Strains of "Silent Night" stream from the tour bus speakers on what has become known as the Jesus circuit in Nazareth, northern Israel.
Locals joke that the carols constitute a new category of music in the largely Palestinian city, but the bigger joke, they claim, is making money selling Americans their own Christmas music.
"There have always been Christians who come to the Holy Land. But in recent years they come in huge groups, in tour bus caravans, in the thousands!" said Ibrihim Mansouf, a local shop owner in Nazareth. "They want to buy anything, anything that was made in the Holy Land."
Of the 3.5 million tourists that visit Israel each year, 2.4 million travel to Israel and the Palestinian territories for "Christian tourism" according to the Israeli Tourism Ministry.
It's a billion-dollar industry - one on which both Israeli and Palestinian businesses have just begun to capitalize. Officials said Friday that the turnout was shaping up to be the largest since 2000. Unseasonably mild weather, a virtual halt in Israeli-Palestinian violence and a burgeoning economic revival in the West Bank all added to the holiday cheer.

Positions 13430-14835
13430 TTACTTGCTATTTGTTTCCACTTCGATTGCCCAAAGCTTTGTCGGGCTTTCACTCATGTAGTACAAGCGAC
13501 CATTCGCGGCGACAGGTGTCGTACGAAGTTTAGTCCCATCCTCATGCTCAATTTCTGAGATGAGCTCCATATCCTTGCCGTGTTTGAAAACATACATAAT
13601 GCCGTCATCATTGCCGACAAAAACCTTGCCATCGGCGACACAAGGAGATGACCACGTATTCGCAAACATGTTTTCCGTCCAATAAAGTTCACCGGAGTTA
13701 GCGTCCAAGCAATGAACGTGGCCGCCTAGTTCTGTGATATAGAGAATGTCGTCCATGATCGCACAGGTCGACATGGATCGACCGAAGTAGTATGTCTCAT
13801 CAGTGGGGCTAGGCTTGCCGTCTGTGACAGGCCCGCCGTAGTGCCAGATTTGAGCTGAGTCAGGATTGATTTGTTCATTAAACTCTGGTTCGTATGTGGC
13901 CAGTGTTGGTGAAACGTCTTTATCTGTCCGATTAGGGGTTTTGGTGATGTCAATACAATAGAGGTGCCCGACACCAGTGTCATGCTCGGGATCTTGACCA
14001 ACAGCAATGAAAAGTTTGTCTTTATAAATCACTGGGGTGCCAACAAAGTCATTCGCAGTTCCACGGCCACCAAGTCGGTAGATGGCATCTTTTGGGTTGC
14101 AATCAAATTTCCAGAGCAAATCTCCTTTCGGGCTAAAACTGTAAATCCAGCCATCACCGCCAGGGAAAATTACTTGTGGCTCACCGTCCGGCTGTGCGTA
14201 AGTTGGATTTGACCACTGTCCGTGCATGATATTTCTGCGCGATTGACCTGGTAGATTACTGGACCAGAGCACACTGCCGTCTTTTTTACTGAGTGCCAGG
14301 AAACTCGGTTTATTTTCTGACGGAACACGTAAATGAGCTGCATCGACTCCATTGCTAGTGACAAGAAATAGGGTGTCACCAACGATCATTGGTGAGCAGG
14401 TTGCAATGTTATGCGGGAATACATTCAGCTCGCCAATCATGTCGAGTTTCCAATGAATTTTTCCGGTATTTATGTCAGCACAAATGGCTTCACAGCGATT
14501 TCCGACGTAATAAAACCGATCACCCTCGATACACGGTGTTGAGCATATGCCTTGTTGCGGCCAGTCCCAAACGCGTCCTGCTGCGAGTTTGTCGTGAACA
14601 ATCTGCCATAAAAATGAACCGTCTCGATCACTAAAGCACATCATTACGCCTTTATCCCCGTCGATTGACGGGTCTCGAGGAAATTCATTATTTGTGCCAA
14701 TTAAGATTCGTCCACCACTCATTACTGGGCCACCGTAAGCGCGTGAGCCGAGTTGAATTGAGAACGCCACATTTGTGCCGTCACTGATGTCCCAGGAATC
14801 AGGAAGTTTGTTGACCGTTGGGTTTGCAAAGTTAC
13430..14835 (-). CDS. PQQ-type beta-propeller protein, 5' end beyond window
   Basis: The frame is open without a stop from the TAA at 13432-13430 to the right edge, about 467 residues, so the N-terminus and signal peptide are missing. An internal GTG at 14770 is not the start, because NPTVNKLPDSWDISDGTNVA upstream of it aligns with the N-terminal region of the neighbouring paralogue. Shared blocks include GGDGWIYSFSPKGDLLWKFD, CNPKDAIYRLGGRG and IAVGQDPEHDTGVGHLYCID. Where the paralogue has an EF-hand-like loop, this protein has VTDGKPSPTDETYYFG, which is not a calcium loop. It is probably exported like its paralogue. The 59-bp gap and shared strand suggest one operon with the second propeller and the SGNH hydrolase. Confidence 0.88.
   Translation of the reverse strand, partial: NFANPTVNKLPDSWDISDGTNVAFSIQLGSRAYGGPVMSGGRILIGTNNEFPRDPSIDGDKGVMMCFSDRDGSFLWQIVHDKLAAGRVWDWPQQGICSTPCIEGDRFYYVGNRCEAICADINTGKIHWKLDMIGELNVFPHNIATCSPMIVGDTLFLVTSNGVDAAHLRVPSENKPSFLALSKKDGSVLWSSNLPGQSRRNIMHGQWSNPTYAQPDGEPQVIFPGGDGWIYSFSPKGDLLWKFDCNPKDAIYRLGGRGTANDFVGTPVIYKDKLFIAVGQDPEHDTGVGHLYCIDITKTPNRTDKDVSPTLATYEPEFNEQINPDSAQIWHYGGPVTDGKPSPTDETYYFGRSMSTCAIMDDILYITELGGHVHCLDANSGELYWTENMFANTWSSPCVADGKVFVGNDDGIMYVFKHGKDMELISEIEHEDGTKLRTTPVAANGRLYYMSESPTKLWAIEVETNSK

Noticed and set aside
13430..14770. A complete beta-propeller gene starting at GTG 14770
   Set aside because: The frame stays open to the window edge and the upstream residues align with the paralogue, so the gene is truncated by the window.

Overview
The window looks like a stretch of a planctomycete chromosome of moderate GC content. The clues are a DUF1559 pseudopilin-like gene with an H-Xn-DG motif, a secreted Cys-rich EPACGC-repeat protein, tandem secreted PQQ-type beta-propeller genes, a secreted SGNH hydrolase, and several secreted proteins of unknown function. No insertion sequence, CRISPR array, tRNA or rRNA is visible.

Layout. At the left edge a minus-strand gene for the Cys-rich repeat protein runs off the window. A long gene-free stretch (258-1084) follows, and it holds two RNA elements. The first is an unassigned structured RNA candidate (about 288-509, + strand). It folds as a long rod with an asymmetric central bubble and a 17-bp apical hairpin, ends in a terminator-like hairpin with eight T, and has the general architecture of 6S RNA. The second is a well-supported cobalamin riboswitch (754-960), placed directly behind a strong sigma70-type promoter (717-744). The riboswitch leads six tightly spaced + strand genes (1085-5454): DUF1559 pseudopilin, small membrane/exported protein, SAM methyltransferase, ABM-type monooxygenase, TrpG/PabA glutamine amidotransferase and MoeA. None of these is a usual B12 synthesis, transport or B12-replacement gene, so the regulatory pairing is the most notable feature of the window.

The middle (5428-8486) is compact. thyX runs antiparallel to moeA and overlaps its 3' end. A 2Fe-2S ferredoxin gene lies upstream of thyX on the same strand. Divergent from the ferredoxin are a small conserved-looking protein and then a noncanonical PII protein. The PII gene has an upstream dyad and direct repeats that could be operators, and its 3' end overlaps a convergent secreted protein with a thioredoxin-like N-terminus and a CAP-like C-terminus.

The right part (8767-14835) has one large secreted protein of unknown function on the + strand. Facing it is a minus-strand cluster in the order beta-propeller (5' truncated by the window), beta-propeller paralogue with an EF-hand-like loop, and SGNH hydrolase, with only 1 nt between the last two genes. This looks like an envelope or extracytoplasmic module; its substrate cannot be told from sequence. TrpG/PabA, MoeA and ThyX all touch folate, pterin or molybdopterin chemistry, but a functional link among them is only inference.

By nightfall, a packed Manger Square in the West Bank town of Bethlehem was awash in red, blue, green and yellow Christmas lights.
Merrymakers blasted horns, bands sang traditional Christmas carols in Arabic, boy scout marching bands performed and Palestinian policemen deployed around the town to keep the peace.
"The Holy Land is becoming the heart of life for people of faith across the entire world. Christmas is a tradition of this land, and all the inhabitants can enjoy the atmosphere and message of peace that the season brings," said Father Pierbattista Pizzaballa, the custodian of the Holy Land, who oversees Israel and neighboring countries on behalf of the Franciscan Order.
In recent years, there has been a boom in sites and services that mix modern-day tourism with biblical stories. In the north, tourists can visit the "Nazareth Village" a re-creation of life in the time of Christ, complete with wandering shepherds and carpenters who interact with guests.
Following Jesus' path
The "Jesus trail" begins just outside the city, and allows the hardy to walk - quite literally - in the footsteps of Jesus. It's 40 miles long and takes three to five days to cover. Across the north of Israel, Maronite Christian villages offer one-week Aramaic courses based on readings from the New Testament, as well as walks along the hills where Jesus is said to have given the sermon on the Mount.
All of this before tourists even get to Jerusalem or Bethlehem.
"Tourism is a bridge to peace and dialogue among cultures," Israeli Tourism Minister Stas Misezhnikov told reporters recently. In recent years, his office has worked to establish access to tour sites in Israel, as well as in the Palestinian territories, he said.
"If I can bring in three more tourists, and two of them visit the Palestinian areas, they will create employment there. This is a win-win situation for Israel and the Palestinian Authority," said the Russian-born Misezhnikov.
The Associated Press contributed.